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Somehow the NFL Sunday Ticket survived 20 plus years of exclusivity granted to a satellite carrier that could not be received in every home in America. I believe they will survive a move to streaming (even without commercial reception of Sunday Ticket).

The big money for the NFL comes from the broadcast deals. They would be able to survive without offering Sunday Ticket via any distributor - and there is no legal requirement that the NFL offer out of market games.

Looking at the history of NFL Sunday Ticket --
1994 ... DIRECTV launches satellite service and a few months later launches Sunday Ticket. At that time Sunday Ticket is also available via "big ugly dish" satellite systems. DIRECTV had 320,000 subscribers to their satellite service by the end of 1994. (Not a Sunday Ticket subscriber number.)
2002 ... DIRECTV renews their now exclusive deal for Sunday Ticket ... paying $2 million for five years ($400 million per year) for 2003-2007. 11.7 million DIRECTV subscribers at the end of 2002. This deal includes the then still to be launched NFL Channel. (This is reported as a renewal of an expiring 5 year/$130 million per year contract.)
2004 ... DIRECTV renews their deal for Sunday Ticket ... paying $3.5 billion for five years ($700 million per year average) for 2005-2010. 13.9 million DIRECTV subscribers at the end of 2004.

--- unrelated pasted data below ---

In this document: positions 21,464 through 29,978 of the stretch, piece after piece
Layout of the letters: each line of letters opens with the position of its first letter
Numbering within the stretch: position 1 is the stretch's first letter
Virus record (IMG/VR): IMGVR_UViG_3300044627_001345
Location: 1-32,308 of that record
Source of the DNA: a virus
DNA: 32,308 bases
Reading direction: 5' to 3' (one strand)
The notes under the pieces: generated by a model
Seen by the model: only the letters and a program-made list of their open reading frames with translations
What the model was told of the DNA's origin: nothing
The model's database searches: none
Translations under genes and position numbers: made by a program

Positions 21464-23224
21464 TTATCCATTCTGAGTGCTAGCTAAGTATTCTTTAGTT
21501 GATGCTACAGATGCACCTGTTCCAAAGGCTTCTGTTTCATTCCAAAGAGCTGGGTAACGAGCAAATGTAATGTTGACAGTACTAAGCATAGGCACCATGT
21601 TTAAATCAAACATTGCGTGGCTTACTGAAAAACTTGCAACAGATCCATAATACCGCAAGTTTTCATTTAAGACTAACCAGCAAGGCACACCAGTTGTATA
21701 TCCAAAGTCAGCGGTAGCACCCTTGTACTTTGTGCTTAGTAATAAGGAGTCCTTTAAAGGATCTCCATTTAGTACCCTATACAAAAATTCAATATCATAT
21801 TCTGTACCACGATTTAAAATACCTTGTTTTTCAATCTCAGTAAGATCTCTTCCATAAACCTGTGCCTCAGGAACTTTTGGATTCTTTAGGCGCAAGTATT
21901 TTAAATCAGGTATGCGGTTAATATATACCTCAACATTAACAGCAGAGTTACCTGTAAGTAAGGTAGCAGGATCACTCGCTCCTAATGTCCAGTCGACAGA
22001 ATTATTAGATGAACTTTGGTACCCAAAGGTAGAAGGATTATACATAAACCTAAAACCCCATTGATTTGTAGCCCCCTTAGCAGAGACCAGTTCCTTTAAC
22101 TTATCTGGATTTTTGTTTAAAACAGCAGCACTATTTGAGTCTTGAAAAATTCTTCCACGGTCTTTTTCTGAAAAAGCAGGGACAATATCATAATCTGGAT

2009 ... DIRECTV renews their deal for Sunday Ticket ... paying $4 billion for four years ($1 billion per year average) to extend through 2014. 18.5 million DIRECTV subscribers at the end of 2009. This renewal allowed DIRECTV to distribute Sunday Ticket via streaming to subscribers who could not physically receive DIRECTV satellite.
2014 ... DIRECTV renews their deal for Sunday Ticket ... paying $12 billion for eight years ($1.5 billion per year average) to extend through 2022. 20.3 million DIRECTV subscribers at the end of 2014. Renewing the contract was one of the terms of the AT&T deal with DIRECTV that consummated in 2015 - although AT&T was never allowed to put Sunday Ticket on UVERSE or any version of the AT&T TV streaming services.
2021 ... AT&T sells control of DIRECTV to TPG with a stipulation that AT&T covers up to $2.5 billion in losses for the end of the Sunday Ticket deal. DIRECTV did not report satellite subscribers as a separate number so it is unknown how many of their then 15.4 million remaining subscribers were eligible to receive Sunday Ticket. The Sunday Ticket subscriber count is estimated at 2 million.
2022 ... DIRECTV declines renewal of Sunday Ticket.

There has been "outrage" over DIRECTV having an exclusive contract to carry Sunday Ticket for the past 20 years. The NFL has survived. The NFL has survived much bigger outrages than the limited availability of Sunday Ticket!

The new deal will allow the NFL to reach more people who can stream than people who subscribe to DIRECTV. Even if they lost every remaining DIRECTV satellite subscriber they would have a larger pool of people who CAN stream to market to. That larger pool makes it a lot more cost effective for a company like Apple to step in and pay $2-3 billion per year and still make a profit.
 

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No I don’t have Amazon. I am talking about the Friday Night New York Yankees games that were moved to Amazon this season. I have seen where fans are pissed there because they can’t see Yankee games on YES. You probably get those Friday night games but on the opposition’s RSN. But in New York you have to have Amazon Prime to get those games. Fans have been tweeting they want them put back on YES because many don’t have Amazon Prime Streaming.
Irrelevant to the NFL Sunday Ticket since the NFL broadcast deals allow every game to be delivered within the team's home markets (including the Amazon games).